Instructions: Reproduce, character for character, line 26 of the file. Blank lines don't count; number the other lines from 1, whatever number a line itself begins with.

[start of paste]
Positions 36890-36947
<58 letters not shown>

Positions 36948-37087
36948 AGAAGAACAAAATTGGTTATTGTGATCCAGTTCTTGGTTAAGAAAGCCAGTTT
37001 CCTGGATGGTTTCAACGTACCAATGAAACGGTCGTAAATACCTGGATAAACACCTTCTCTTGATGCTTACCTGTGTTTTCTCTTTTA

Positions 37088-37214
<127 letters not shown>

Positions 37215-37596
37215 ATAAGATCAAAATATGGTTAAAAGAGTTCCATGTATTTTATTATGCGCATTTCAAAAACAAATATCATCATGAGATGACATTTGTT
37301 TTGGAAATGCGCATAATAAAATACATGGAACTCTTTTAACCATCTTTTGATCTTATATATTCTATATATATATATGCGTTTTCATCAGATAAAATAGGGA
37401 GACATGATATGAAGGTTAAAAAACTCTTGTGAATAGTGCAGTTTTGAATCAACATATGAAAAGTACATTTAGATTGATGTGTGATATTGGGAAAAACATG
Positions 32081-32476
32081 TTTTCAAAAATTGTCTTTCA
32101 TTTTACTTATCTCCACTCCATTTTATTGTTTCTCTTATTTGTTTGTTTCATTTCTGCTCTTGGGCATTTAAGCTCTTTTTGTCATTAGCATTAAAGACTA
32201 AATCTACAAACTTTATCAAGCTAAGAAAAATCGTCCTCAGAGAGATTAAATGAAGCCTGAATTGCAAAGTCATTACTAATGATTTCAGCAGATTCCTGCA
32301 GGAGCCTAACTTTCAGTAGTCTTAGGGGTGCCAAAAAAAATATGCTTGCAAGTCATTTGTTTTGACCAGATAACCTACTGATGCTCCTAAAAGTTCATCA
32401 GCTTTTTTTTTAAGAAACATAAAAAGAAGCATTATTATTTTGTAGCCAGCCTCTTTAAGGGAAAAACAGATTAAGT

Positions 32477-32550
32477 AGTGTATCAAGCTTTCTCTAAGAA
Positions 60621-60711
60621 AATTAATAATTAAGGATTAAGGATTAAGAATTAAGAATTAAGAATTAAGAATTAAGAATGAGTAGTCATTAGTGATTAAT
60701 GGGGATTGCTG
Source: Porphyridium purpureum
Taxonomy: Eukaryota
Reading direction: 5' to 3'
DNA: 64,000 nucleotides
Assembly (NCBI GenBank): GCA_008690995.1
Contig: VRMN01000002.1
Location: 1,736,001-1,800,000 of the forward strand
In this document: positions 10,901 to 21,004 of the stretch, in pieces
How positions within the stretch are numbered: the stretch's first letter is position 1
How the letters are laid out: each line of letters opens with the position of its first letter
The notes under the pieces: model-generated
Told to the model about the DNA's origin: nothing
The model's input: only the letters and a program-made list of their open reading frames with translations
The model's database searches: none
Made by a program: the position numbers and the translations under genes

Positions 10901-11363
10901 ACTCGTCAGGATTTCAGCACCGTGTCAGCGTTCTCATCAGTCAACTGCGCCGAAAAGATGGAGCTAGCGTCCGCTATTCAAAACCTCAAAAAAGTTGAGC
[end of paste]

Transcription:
DNA: 64,000 nucleotides